Supernova SN 2017gxq and NGC 4964: an image – 17 Oct. 2017

While not perfectly placed in the sky in this season, we observed the bright supernova SN 2017gxq in NGC 4964, placed at more than 100 millions light years. And we bring it down to Earth.

Supernova SN 2017gxq and NGC 4964: 17 Oct. 2017

Supernova SN 2017gxq and NGC 4964: 17 Oct. 2017

NGC 4964, hosting the supernova SN  2017gxq, is a lenticular galaxy, placed in constellation of Ursa Major, at more than 100 millions of light years from our home planet.

The image above comes from the average of eight, 60-seconds exposures, remotely taken with the “Elena” (PlaneWave 17″+Paramount ME+SBIG STL-6303E) robotic unit part of the Virtual Telescope Project. The transient is marked with two short, red lines. Imaging this transient was not straightforward, as the galaxy is showing in a part of the sky which is far from being ideally placed in Oct. We had to image it at twilight, soon after sunset.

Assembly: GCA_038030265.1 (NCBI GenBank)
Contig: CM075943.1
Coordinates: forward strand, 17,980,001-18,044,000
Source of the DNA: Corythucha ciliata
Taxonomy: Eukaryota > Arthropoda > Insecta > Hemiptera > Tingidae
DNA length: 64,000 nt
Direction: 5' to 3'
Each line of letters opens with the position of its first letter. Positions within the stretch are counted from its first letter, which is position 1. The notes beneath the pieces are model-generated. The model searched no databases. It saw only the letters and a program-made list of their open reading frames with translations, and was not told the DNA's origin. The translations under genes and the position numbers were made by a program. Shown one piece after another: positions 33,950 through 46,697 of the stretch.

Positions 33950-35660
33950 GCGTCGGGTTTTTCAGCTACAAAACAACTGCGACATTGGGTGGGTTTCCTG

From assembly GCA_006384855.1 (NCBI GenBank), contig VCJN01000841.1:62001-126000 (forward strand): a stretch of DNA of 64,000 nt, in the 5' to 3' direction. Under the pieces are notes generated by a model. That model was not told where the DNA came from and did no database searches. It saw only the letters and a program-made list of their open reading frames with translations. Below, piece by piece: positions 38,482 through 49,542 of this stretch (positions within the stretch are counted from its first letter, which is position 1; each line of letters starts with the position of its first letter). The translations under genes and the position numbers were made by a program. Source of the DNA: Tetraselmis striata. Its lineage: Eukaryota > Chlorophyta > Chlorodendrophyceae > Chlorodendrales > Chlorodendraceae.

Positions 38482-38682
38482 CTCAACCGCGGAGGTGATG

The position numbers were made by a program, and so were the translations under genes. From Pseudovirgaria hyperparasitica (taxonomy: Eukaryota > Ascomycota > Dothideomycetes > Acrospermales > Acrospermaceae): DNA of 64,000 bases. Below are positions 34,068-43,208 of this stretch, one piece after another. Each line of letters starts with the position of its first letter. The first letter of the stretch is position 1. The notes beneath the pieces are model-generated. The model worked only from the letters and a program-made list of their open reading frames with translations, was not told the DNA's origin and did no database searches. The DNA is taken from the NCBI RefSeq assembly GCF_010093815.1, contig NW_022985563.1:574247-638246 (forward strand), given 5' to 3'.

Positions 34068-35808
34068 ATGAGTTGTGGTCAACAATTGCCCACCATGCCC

Supernova SN  2017gxq was estimated to be at mag. 14.8 (R mags for the reference stars from UCAC-4). It has been identified with a type Ia supernova. If you have a large telescope, you can try to observe it.

We plan to observe this supernova again in the future.

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